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Bruce Cromer on Making A CHRISTMAS CAROL Sing

Bruce Cromer returns for his 13th season as Ebenezer Scrooge this holiday season. Last year at this time, we published his reflections on what he enjoys most about the Playhouse production of A Christmas Carol, and his thoughts still ring true today.

Gregory Procaccino and Bruce Cromer in A Christmas Carol. Photo by Mikki Schaffner.

What part of working on A Christmas Carol, from the first day of rehearsal to closing night, is your favorite?

It's easier to name the few elements of rehearsals and performances that I don't enjoy as much; there are so many wonderful parts of the process that always rev my engines, charge my batteries and plaster a huge, goofy smile on my face. The meet-and-greet, preceding our first read-through, is an exciting sea of new and familiar faces, parents of the children and the staff and crews of the Playhouse. We stand in a huge circle in the Marx Rehearsal Hall and introduce ourselves. In the midst of that first reading, as the cast gathers around a rectangle of tables and chairs, you hear new voices (many young and high-pitched) and new choices. That's the moment when we're first telling the story, for that particular year's version of A Christmas Carol, to each other, for each other, with each other. Those are always my most nervous hours of the rehearsal process, when I most doubt my ability to do justice to Charles Dickens' artistry. But, by the end of the reading, I know that the talent in the room and the story, with all the production elements to be added, will work magic once again.

What do you enjoy most about acting alongside children?

Kids bring a freshness, an innocence, an open mind and heart to the show, their characters and the ensemble. That's a major spice of the yuletide soup. Director Michael Evan Haney ideally casts young people who lack the veneer and artifice of performers but own the necessary skills and personalities of actors: they need volume, energy, diction, an ear for the dialect, a remarkable level of consistency and concentration — and they must love the work.

Some of the children, in the past, have performed the show (like the adults) when they were ill or injured; they are not required to do so. We have understudies to cover their parts, but they want to go on with the show. My first Tiny Tim, when I began as Bob Cratchit, was 6-year-old J. Patrick Naylor, who felt sick during one A Christmas Carol performance; he never missed a scene or a line, but went straight back to his mom and the dressing-room cot when he was offstage. Amazing. Inspiring. That memory has gotten me through some rough nights as Scrooge.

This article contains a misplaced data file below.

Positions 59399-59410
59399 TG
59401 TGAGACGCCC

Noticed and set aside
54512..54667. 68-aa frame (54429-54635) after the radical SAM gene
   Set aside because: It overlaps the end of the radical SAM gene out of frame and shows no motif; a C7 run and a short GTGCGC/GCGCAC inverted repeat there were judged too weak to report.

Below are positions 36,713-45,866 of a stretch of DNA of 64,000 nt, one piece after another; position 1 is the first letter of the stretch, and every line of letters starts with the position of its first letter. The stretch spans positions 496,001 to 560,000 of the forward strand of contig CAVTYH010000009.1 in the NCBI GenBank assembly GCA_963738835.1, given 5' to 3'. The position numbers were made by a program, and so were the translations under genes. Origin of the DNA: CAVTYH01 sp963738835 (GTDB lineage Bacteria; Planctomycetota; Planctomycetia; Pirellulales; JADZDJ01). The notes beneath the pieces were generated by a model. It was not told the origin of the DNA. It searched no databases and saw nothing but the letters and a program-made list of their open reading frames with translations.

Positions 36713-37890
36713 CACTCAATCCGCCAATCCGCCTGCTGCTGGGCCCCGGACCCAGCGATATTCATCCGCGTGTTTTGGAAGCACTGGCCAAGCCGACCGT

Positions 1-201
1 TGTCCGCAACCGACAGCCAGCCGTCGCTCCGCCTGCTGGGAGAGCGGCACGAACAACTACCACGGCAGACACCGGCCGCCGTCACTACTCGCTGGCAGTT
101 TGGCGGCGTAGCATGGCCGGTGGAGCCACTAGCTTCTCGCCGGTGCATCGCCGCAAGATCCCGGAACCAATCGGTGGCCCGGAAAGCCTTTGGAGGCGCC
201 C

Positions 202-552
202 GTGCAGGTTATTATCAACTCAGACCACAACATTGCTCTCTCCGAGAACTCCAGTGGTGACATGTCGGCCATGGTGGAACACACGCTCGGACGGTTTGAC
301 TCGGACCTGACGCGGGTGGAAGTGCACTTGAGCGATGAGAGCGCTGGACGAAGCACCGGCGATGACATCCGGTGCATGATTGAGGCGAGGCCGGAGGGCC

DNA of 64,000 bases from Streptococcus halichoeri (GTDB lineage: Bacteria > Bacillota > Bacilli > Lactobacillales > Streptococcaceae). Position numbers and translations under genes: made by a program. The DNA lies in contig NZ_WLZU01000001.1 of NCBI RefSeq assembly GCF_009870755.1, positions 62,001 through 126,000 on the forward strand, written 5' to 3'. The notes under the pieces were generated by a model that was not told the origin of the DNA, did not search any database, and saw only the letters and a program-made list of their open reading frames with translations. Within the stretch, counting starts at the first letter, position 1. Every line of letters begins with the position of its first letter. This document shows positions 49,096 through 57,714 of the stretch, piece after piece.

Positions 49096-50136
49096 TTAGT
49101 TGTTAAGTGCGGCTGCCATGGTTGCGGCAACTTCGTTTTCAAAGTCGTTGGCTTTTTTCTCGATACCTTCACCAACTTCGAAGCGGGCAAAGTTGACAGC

Benny Mitchell, Bruce Cromer and Livvy Steubenrauch in A Christmas Carol. Photo by Mikki Schaffner.

What’s the best thing about working with director Michael Evan Haney?

Michael is such an actor's director, because he began his long theatrical career on stage, doing what we do every night. He knows the craft, its nuances, the necessary blend of objective and subjective choices and what will work for the audience and the individual actor. He loves to play in rehearsals and sift through possibilities to see what a new cast member or a different interpretation of a scene with returning “vets” will do; sometimes one fresh choice tumbles all of the remaining dominoes in a new way.

Michael's collaborative genius comes from a clear vision of what the ultimate product could and should be, mixed with an educated, open-minded, heartfelt enjoyment of the rehearsal process. I absolutely adore hearing his final proclaimed advice before our run-throughs: “Make it sing!” He's our beloved conductor and one of my most prized friends and theatrical colleagues. (Michael has directed me more than anyone else in my 35 years in the profession. My wife Carol is the only other human being who so often tells me what to do, when, how and why.)

In your opinion, what makes our production of A Christmas Carol unique?

The script and the way Michael has developed the realization of it over the decades is the foundation for the Playhouse production of A Christmas Carol’s singular heart. It does justice to Dickens, with an unexpected depth of humor, anguish, soul-searching and spiritual salvation, but with comic glee and eccentric characterizations. It works on many levels for many generations of audiences. And it's rich enough in substance and style to make people want to see it again and again. The family of the cast and crew make it a gift to the families in the seats, experiencing it together, as if it were the first time the story was told and lived.

Bruce Cromer and Douglas Rees in A Christmas Carol. Photo by Mikki Schaffner.

What is your favorite line in the show, and why?

That seems to change every year, depending on what I've been through in the preceding nine months before rehearsals begin again. This year it truly will be “God bless us — every one!” The year 2016 has been a rough year for the country in so many ways: politics and events have divided us, made some of us feel polarized from fellow Americans and the world. Dickens' A Christmas Carol asks us, via the small prayer of a child, to wish blessings on all of our fellow travelers in this existence, on this planet and beyond. There are some performances when, as Scrooge, I feel such a flood of humanity wash over the Playhouse when those words are spoken. It's an always needed invocation for peace, tolerance, understanding and love.

To learn more about the Playhouse production of A Christmas Carol, visit the production detail page.